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4

This feature can be tuned with ZLE_REMOVE_SUFFIX_CHARS and ZLE_SPACE_SUFFIX_CHARS shell parameters. If the ZLE_REMOVE_SUFFIX_CHARS variable is set, it should contain a set of characters that, when typed, will cause automatic suffixes from the completion to be removed. If ZLE_REMOVE_SUFFIX_CHARS is unset, the default behaviour equates to ...


4

set | grep COLUMNS should display “Binary file (standard input) matches” (with GNU grep). muru has correctly identified the culprit: under zsh, IFS contains the null byte in addition to the standard characters space, tab, newline. Run set | grep --text COLUMNS to make grep ignore its inclination to skip binary files. Running set is not a portable, reliable ...


3

If I were to guess, I'd suspect IFS. set lists IFS too. And for me, IFS is (space, horizontal tab, newline and nul): $ printf "%s" "$IFS" | od -a 0000000 sp ht nl nul 0000004 The presence of the NUL character (\0) causes grep to treat it as a binary file, so depending on your grep, you may see: $ set | grep COLUMNS Binary file (standard input) ...


3

All terminal emulators that I've seen only let you resize the window in steps that correspond to the width of one character column. However, if your full-screen window width is not a multiple of the character width, there's not really anything you can do (other than choose a different font size to make it come better).


3

Zsh allows you to bind a shell function to a key and also has a builtin to put text into your command line. So you can do something like this (in zsh): # define a function that does the work function my_browser_function () { local result result=$( some command that returns the filename ) # print -z $result (see comments) LBUFFER+=$result } # turn ...


2

if [[ $ZSH_EVAL_CONTEXT == 'toplevel' ]]; then # We're not being sourced so run the colors command which in turn sources # this script and uses its content to produce representative output. colors fi Via Kurtis Rader on the zsh-users mailing list.


2

You could make your script recursive this way: #! /bin/sh - do-something-with "$1" shift [ "$#" -eq 0 ] || exec "$0" "$@" Then when running your-script a b c, the ps output would show in turn: your-script a b c your-script a b your-script a


2

Use an array since that can expand to a variable number of arguments: #!/bin/bash # This is file caller.bash switch=() if [[ ${1-x} == x ]] then switch=("--abc=long argument") fi some_command.sh "--exclude=*~" "${switch[@]}" arg Or you could use the ${var+...} syntax: #!/bin/sh # This is file caller.sh unset switch if [ "${1-x}" = x ] then ...


1

There isn't any zstyle setting for that. What you can do is try completion with an empty cdpath, and if that fails, try with cdpath. _cd_try_without_cdpath () { CDPATH= _cd "$@" || _cd "$@" } compdef _cd_try_without_cdpath cd pushd


1

Although the ultimate decision comes from the software developer, this seems to be more in line with files zsh uses (from the man page): $ZDOTDIR/.zshenv $ZDOTDIR/.zprofile $ZDOTDIR/.zshrc $ZDOTDIR/.zlogin $ZDOTDIR/.zlogout ${TMPPREFIX}* (default is /tmp/zsh*) /etc/zshenv /etc/zprofile /etc/zshrc /etc/zlogin /etc/zlogout ...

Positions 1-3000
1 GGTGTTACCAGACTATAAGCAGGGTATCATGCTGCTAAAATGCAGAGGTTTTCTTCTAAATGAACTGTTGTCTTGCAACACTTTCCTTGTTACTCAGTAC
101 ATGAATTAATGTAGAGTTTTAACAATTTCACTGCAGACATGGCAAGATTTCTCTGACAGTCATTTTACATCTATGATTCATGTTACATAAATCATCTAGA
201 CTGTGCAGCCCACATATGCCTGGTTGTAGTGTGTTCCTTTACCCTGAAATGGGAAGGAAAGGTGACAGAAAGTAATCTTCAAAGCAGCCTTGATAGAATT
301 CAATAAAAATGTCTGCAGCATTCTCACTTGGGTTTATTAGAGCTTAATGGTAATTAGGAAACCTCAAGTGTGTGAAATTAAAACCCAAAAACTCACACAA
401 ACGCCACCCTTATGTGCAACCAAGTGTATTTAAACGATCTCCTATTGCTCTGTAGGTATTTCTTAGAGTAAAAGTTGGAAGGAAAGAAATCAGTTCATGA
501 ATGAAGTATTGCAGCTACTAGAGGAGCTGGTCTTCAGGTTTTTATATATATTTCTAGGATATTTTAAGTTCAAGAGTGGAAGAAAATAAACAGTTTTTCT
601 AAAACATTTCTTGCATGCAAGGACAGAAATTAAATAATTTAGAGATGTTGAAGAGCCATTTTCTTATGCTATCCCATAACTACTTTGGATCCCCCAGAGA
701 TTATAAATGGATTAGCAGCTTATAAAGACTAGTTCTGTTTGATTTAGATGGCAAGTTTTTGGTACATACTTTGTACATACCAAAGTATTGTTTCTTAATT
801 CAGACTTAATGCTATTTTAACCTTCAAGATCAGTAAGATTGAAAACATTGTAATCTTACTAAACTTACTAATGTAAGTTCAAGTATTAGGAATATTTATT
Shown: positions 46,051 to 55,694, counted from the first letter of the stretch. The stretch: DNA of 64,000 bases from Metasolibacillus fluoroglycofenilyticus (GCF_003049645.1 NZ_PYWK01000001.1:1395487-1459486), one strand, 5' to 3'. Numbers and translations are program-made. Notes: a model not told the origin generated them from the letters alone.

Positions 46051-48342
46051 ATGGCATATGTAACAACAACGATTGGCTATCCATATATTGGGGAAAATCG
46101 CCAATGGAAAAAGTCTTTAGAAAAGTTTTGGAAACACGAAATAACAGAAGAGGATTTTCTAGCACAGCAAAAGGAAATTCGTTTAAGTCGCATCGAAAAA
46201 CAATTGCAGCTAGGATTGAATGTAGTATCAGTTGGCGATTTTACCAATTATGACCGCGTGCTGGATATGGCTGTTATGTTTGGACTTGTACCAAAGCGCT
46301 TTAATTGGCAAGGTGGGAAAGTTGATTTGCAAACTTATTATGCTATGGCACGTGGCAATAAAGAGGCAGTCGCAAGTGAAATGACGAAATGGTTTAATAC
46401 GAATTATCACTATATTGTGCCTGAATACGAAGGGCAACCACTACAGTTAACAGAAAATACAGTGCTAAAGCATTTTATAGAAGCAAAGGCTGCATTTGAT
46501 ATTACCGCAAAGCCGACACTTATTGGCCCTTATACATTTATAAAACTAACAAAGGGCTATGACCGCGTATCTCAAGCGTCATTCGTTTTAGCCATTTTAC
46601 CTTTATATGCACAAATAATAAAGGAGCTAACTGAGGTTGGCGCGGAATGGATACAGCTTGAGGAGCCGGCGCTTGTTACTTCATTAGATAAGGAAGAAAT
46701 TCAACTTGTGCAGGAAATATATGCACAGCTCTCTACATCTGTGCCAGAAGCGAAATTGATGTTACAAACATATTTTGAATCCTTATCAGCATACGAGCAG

1

You basically already know the answer from here. It's quite easy to put this all together like this: function insert_files() { vifm -f < /dev/tty > /dev/tty while read l; do LBUFFER+="'$l' " done < ~/.vifm/vimfiles zle reset-prompt } zle -N insert_files bindkey '^t' insert_files I'm not a zsh-user, so I stole structure ...


1

First of all check if setting variable ZLE_RPROMPT_INDENT to 0 helps. The default is 1. From zsh manual: ZLE_RPROMPT_INDENT If set, used to give the indentation between the right hand side of the right prompt in the line editor as given by RPS1 or RPROMPT and the right hand side of the screen. If not set, the value 1 is used.


1

To expand parameter, arithmetic and command substitutions (and not aliases and other forms of expansions), you could do: my-expand() BUFFER=${(e)BUFFER} CURSOR=$#BUFFER zle -N my-expand bindkey '\e^E' my-expand (it would have similar limitations and could be almost as dangerous as bash's one though).


1

You can set up compinit to expand parameters in your ~/.zshrc: zstyle ':completion:*' completer _expand _complete autoload -Uz compinit compinit This is a minimal setting, if you have compinit already enabled, it should be sufficient to add _expand to the settings of completer There is also the expand-word widget that is by default bound to ^X* (Ctrl+x ...


1

zsh's jobs builtin can change the shell's process name. jobs -Z newname


1

The prompt escape %~ abbreviates the current directory using hashed directories whenever possible. To stop using directory abbreviations, you can use %/ instead, but that doesn't abbreviate the home directory either. To abbreviate the home directory only, set the prompt_subst option (this may require adding additional backslashes in places in your prompt). ...


1

unhash -mf "*" can be used to clear all functions. Since it will wipe out the standard zsh goodness functions you will need to reload /etc/zsh/zshrc. I have the following at the beginning of my .zshrc: # Clear all functions and aliases unhash -mf "*" unhash -ma "*" . /etc/zsh/zshrc # reload standard functions and aliases



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